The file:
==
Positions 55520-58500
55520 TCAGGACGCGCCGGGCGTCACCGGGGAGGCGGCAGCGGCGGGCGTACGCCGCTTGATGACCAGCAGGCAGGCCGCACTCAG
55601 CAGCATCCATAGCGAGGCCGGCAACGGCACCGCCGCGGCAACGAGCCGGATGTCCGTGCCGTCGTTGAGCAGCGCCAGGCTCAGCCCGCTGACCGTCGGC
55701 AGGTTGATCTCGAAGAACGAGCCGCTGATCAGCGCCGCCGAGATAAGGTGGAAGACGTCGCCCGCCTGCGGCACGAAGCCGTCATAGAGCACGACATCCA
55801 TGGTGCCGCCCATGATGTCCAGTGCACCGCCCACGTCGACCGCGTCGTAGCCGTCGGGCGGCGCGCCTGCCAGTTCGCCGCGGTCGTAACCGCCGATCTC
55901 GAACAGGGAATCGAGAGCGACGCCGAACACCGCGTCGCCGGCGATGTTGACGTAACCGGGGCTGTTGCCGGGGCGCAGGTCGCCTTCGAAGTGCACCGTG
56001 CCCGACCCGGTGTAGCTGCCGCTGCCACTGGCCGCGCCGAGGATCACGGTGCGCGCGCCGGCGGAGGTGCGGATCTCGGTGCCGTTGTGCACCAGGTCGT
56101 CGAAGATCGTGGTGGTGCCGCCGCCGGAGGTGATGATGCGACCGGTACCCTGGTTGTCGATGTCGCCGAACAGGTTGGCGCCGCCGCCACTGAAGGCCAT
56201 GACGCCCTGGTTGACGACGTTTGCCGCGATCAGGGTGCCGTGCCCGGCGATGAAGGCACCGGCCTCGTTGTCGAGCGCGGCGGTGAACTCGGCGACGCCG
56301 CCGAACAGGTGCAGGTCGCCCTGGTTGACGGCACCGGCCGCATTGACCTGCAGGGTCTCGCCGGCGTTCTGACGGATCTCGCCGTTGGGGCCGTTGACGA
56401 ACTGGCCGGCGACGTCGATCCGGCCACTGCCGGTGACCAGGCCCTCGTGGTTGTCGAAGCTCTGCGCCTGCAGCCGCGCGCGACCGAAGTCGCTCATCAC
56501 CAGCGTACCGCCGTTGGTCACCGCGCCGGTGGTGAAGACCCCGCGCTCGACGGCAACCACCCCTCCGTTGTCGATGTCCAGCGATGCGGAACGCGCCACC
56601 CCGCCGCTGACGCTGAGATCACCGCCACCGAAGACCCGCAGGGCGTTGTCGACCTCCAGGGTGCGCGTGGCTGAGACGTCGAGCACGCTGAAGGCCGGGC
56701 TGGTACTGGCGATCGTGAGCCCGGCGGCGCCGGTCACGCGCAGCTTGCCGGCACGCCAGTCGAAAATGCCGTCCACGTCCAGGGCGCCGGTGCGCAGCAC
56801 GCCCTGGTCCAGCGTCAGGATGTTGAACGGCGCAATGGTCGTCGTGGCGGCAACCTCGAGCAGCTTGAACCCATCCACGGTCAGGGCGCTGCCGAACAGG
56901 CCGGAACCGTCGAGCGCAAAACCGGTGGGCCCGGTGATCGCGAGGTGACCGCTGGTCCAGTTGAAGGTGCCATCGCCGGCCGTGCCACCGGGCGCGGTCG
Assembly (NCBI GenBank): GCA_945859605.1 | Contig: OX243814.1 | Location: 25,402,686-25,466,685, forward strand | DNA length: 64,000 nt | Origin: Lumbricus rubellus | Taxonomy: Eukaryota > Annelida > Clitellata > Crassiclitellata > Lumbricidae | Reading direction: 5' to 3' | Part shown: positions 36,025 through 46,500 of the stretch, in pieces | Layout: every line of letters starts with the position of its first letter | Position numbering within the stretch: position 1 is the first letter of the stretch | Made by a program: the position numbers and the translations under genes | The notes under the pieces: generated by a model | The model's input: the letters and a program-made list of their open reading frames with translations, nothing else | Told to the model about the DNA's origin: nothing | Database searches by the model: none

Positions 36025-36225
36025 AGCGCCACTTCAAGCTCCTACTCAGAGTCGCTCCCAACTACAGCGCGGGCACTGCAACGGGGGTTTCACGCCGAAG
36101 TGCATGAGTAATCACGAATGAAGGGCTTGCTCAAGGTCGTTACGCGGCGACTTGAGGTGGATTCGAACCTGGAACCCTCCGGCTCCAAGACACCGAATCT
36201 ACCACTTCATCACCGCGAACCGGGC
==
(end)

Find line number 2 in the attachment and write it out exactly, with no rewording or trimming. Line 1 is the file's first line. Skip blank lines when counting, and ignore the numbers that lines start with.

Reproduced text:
55520 TCAGGACGCGCCGGGCGTCACCGGGGAGGCGGCAGCGGCGGGCGTACGCCGCTTGATGACCAGCAGGCAGGCCGCACTCAG